Litigation under federal benefits law involving overdose deaths and accidental benefits is rare under ERISA, the Employee Retirement Income Security Act, but Unum will get another shot at providing more information about its denial of accidental death benefits to Kevin McCusker, the widower of Dominique McCusker who died of prescription drug overdose in their New Orleans home one day before her 45th birthday.
McCusker v. Unum Lawsuit
In this civil enforcement action, Mr. McCusker is seeking accidental death insurance benefits, which he claims are due to him under the terms of Mrs. McCusker’s employee welfare benefit plan governed by ERISA. Unum refused to pay the policy’s accidental death benefits after concluding that the death was not accidental within the meaning of the policy.
According to the claim, Mr. McCusker’s policy also contains certain exclusions from coverage. In “WHAT ACCIDENTAL LOSSES ARE NOT COVERED UNDER YOUR PLAN,” the policy states that it “does not cover any accidental losses caused by, contributed to by, or resulting from the use of any prescription or non-prescription drug, poison, fume, or other chemical substance, “unless used according to the prescription or direction of your physician” , and “disease of the body or diagnostic, medical or surgical treatment or mental disorder as set forth in the latest edition of the Diagnostic and Statistical Manual of Mental Disorders”.
Mrs. McCusker was under long-term medical treatment with her psychiatrist and Dr. Dery, her pain management doctor, and was prescribed opioids for both physical and mental ailments. Dr. Dery was prescribing Mrs. McCusker MSContin 60 mg every 12 hours; Methadone 10 mg every six hours; and Oxycodone 10 mg every four hours. Dr. Pejic was prescribing Mrs. McCusker 2 mg of Xanax, as needed at night; 300 mg of Wellbutrin daily; and 10 mg of Elavil twice daily.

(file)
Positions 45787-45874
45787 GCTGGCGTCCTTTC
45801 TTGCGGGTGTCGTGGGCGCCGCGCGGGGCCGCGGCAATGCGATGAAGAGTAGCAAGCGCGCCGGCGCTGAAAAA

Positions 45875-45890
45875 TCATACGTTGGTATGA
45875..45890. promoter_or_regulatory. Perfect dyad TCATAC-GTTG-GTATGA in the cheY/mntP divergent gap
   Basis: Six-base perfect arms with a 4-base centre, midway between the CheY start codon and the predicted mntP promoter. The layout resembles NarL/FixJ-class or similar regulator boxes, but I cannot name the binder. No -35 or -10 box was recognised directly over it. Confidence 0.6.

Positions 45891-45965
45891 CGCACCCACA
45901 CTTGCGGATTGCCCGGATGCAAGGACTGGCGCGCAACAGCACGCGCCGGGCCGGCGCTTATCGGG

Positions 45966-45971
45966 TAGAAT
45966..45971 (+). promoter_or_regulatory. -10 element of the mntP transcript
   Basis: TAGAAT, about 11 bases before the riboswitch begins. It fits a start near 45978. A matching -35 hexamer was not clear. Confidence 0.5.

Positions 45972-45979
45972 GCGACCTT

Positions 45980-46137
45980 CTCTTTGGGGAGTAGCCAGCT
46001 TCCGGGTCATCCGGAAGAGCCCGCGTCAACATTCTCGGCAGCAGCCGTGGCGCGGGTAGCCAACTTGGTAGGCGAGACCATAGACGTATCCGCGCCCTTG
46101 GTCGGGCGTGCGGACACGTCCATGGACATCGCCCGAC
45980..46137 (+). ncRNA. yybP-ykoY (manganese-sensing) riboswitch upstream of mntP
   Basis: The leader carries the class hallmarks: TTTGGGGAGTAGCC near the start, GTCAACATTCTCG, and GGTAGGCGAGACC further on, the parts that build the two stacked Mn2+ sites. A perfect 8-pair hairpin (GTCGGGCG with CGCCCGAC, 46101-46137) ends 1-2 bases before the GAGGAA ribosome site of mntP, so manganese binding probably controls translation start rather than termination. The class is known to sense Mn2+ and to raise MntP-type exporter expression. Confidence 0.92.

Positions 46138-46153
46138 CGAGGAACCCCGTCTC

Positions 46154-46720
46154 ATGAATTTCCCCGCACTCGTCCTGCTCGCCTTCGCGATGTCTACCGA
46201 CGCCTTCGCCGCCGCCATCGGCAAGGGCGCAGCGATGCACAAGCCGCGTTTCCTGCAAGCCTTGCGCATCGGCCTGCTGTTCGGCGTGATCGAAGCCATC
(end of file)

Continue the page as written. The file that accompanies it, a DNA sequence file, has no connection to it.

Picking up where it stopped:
Upon receiving proof of Mrs. McCusker’s death, Unum advised Mr. McCusker that he was entitled to the $400,000 group basic life insurance benefits payable to him as beneficiary under the policy. However, after receiving the coroner’s report noting that the death was ruled an accident, Mr. McCusker filed a claim for accidental death benefits in May of 2016. Two months later, Unum’s senior clinical consultant, a registered nurse, opined that it was reasonable to conclude that Mrs. McCusker’s death was caused by multiple drug toxicity. An autopsy revealed prescription drugs not taken as prescribed in combination with an over-the- counter drug and alcohol.
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Judge Feldman concluded: “Because Unum’s administrative process was procedurally flawed and violated ERISA’s requirement of a full and fair review, remand to the plan for a full and fair review is warranted.” The case is McCusker v. Unum Life Insurance Company of America, et. al. 2:17-cv-01214.